Eclipse Facts

An eclipse is an astronomical event. It is a process that develops slowly across time when one object in the sky moves into the shadow of another such object. The term eclipse is most often used to describe a solar eclipse, when the Moon's shadow crosses the Earth's surface, or a lunar eclipse, when the Moon moves into the shadow of Earth. See the fact file below for more information about eclipses.

  • A lunar eclipse occurs when the moon passes behind the earth so that the earth blocks the sun’s rays from striking the moon.
  • A solar eclipse occurs when the Moon passes between the Sun and the Earth, and the Moon fully or partially covers the Sun as viewed from some locations on Earth.
  • A Solar eclipse always occurs two weeks before or after a lunar eclipse.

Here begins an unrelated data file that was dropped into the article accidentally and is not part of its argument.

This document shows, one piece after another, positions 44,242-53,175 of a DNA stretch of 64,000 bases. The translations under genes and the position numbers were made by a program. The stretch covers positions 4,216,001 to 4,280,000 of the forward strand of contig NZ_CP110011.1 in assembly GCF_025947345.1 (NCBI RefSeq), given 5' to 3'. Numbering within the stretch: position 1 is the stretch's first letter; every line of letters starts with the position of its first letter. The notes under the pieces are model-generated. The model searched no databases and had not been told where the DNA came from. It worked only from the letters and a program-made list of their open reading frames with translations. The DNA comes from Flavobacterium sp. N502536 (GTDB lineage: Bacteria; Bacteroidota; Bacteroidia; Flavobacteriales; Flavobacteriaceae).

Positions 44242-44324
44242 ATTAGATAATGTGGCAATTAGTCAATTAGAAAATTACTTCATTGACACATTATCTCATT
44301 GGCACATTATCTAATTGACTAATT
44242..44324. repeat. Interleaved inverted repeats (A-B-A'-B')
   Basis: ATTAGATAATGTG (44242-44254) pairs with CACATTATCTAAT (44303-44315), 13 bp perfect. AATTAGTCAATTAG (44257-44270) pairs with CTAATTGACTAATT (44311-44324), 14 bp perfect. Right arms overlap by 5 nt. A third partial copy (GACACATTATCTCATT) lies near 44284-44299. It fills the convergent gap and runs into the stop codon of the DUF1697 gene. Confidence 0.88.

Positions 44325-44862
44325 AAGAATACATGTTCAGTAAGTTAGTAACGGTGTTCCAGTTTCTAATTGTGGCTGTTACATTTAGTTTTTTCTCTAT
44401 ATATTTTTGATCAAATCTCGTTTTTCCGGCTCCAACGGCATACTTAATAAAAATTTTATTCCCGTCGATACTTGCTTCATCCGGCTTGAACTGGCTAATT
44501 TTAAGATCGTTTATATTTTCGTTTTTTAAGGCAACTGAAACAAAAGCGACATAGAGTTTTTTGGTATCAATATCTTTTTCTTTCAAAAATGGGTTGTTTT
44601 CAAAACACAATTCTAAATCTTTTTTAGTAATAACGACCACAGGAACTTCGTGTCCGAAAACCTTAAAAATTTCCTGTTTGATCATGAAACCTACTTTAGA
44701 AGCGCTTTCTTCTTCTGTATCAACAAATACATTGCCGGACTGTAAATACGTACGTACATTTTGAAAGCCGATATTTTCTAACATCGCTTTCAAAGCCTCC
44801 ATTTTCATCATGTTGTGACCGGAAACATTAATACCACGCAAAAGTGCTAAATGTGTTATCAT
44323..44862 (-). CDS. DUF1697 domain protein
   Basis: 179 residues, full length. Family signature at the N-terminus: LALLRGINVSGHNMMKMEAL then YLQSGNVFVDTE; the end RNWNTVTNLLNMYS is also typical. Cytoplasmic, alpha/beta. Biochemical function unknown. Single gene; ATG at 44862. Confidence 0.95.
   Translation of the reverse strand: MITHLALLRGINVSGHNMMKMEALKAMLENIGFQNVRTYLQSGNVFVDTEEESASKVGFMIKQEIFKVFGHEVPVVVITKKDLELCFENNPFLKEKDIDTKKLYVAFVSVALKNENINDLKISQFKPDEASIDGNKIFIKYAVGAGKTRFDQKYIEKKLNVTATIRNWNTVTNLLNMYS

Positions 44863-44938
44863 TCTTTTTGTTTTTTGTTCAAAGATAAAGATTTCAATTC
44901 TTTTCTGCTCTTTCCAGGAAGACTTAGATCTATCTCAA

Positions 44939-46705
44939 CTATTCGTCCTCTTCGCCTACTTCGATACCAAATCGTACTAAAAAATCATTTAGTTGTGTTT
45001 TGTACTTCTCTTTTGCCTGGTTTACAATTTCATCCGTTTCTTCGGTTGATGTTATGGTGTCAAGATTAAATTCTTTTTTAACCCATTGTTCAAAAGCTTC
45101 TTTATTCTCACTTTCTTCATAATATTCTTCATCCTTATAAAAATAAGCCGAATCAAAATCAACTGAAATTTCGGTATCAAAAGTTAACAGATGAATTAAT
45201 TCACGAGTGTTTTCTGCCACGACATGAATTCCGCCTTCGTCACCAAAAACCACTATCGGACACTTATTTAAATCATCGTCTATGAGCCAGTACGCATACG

• Lunar eclipses can only occur during a full moon. Solar eclipses can only occur during a new moon.
  • Eclipses very often occur in threes, alternating lunar, solar and lunar.
  • The maximum time a lunar eclipse can last is 3 hours and 40 minutes. The maximum time for a total solar eclipse is 7 minutes and 40 seconds.
  • Lunar eclipses can occur up to 3 times a year. Solar eclipses can occur at least 2 and no more than 5 times a year.
  • Lunar eclipses are visible over an entire hemisphere. Solar eclipses are visible in a narrow path a maximum of 167 miles wide.
  • The cycle of eclipses repeats every 18.6 years called the saros.
  • The eclipse shadow moves at 2,000 mph at the Earth’s poles and 1,000 mph at the Earth’s equator.

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